This study on default risk and determinants of farmers’ access to micro-credit from cooperative societies was carried out in Abia state, Nigeria. Longitudinal data on micro-credit seeking and repayments for ninety (90) rural farm households in three agricultural zones of the state were collected for 2011 and 2012 farming seasons. The cooperatives and farm households were chosen following stratified random sampling technique. Data gathered through a survey were analyzed descriptively and by inferential statistics using probit regression technique. Results indicated 57 of the 90 farm households involved in this study received a total of N2, 947,140.00 from their cooperative societies and repaid N2, 210,230.00 within a required 24 months. The overall repayment performance of 74.99% was thus very good compared to the 25.01% default rate. The number of years of farming, taking farming as major occupation, years of farmers’ membership to cooperative society and farmer’s deposit/savings in the cooperative society were factors that positively and very significantly (P=0.01) influenced access to loans in the cooperative societies. Another factor that positively but moderately (P=0.5) influenced access to cooperative loans was members demanding for credit after being denied loan(s) from formal sources (spillover demand). The only negatively significant factor that moderately influenced access to cooperative loans was default in repaying previous credit. These factors emphasized that devout commitment to ideals of cooperative movement assures members access to available loans in cooperative societies. Cooperators who benefit from union loans should learn to repay within reasonable agreed period of use of the loan to avoid being in default of repayment and guarantee getting new loans on future requests. They should invest loans in quick yielding enterprises and engage in viable off-farm jobs to earn extra incomes that enhance their cash flows.
Aims: This study seeks to describe the socio-economic characteristic of the respondents in the study area, describe the land tenure systems operational in the study area, determine the trend in farm size change in the study area over a period of five years, determine the trend in Land supply to the market in the last five years and determine the land tenure system that is dynamic in land supply to agricultural production. Study Design: Cross-sectional study. Place and Duration of Study: Department of Agricultural Economics and Extension Technology, Federal University of Technology, Minna, Nigeria, between January and July, 2012. Methodology: The study investigated the manner and strategies adopted in acquisition and management of land resources for agricultural production in Benue State, Nigeria. A sample of 80 respondents was selected for the study through simple random sampling technique and data were collected from them using a structured questionnaire. Results: It was found that a greater per cent (48.75%) of the respondent acquired land through inheritance indicating that no change has taken place in method of land acquisition over the years. This also underscores the near absence of land markets in most states of Nigeria. The size of holding continues to be small (≤5.58ha) which has not accentuated the commercialization of agriculture in Nigeria. The sale and purchase of land is done in a mix of market situation like exchange of farm produce, cash and other socio-cultural methods. Conclusion: The study recommends that policies and agricultural programmes in Nigeria should take into cognizance the existing land tenure systems and the problems that emanate from them. In addition, problems associated with small sized farms and dispersal of holdings can be resolved through a method of land reform in which the fragments are accumulated together and the land is shared among owners so that each person’s holding is in one location.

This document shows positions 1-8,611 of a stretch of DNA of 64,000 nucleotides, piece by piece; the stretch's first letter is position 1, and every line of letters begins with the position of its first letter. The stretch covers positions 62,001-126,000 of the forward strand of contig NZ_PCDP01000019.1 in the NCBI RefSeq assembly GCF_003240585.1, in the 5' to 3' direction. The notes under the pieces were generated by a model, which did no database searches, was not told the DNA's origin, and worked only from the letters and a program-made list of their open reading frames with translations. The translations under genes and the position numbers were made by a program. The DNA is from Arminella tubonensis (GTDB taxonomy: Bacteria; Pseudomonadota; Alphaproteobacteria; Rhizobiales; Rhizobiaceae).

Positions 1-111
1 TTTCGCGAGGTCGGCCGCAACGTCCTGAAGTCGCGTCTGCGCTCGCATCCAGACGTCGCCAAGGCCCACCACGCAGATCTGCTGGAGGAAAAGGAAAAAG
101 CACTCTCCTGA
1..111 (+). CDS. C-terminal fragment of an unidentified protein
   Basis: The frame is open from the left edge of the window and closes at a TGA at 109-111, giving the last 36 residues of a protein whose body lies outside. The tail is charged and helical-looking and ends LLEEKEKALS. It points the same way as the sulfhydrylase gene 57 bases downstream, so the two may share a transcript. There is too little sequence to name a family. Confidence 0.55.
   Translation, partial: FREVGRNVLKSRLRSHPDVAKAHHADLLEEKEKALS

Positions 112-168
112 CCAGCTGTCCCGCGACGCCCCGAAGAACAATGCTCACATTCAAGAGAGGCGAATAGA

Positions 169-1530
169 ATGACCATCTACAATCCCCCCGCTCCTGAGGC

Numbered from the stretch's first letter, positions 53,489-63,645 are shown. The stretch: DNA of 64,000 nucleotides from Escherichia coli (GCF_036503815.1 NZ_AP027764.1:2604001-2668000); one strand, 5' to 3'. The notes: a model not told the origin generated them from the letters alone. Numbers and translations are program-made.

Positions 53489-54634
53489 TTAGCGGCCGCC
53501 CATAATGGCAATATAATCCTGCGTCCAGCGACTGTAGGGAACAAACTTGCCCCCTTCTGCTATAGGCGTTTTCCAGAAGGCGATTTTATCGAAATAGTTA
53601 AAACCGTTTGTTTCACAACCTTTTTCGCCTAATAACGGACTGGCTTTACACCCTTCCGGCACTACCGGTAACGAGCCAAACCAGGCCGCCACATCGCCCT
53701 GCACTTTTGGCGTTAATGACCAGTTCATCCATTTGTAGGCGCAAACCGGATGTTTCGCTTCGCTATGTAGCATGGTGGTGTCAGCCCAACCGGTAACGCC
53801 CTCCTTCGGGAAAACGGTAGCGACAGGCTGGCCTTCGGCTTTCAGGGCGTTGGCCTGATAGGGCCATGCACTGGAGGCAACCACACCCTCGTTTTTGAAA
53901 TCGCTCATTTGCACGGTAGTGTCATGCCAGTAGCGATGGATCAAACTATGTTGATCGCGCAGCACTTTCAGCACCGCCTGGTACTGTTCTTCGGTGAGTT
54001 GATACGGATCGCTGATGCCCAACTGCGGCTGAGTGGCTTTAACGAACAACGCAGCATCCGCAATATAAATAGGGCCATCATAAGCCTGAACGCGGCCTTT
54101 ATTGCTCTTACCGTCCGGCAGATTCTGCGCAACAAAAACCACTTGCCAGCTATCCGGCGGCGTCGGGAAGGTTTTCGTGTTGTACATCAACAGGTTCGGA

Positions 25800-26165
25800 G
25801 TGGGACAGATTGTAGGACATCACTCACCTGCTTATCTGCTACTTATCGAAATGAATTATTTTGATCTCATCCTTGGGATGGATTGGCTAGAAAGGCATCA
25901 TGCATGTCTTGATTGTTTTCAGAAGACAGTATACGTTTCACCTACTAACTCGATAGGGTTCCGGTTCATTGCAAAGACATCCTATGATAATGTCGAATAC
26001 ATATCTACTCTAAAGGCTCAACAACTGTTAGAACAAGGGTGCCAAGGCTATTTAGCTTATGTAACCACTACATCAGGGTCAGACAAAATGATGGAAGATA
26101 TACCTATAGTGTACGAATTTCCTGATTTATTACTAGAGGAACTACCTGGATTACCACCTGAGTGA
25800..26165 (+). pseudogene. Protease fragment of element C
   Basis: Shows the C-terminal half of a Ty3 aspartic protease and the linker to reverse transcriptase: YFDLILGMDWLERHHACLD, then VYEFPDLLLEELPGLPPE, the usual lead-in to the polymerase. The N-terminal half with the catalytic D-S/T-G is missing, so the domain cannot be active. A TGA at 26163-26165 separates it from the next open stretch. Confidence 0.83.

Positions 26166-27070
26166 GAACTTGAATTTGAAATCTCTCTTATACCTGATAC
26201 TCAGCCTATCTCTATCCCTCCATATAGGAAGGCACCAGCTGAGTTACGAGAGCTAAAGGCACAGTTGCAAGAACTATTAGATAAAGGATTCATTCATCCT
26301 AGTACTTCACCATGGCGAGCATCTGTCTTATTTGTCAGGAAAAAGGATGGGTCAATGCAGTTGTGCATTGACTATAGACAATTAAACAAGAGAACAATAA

The study investigated food security determinants among urban food crop farming households in Cross River State, Nigeria. A two-stage sampling technique was utilized to obtain a sample size of 217 urban food crop farming households. The study was conducted in three urban areas in Cross River State, namely: Calabar, Ikom and Ugep. Cross sectional data were collected through well structured questionnaires and oral interview. Data were analyzed using headcount index, food insecurity gap index, food surplus gap index as well as logistic regression. The result showed that only 52.5% of urban food crop farming households were food secure while 47.5% were food insecure. The food insecurity gap and food surplus index showed that food secure households exceeded the food security line by 44% while 53% of food insecure households fall below the poverty line. The logistic regression result revealed that, years of formal education, farming experience, age of farmers, farming as main occupation, household size, income from farm and output of food crops produce were major determinants of food security status of urban farming households in the study area. The study recommends among others that in other to increase the output of food crop produced by urban farming households, government should encourage the use of improved planting materials, adoption of improved land management techniques and fertilizer should be made affordable and available to farmers.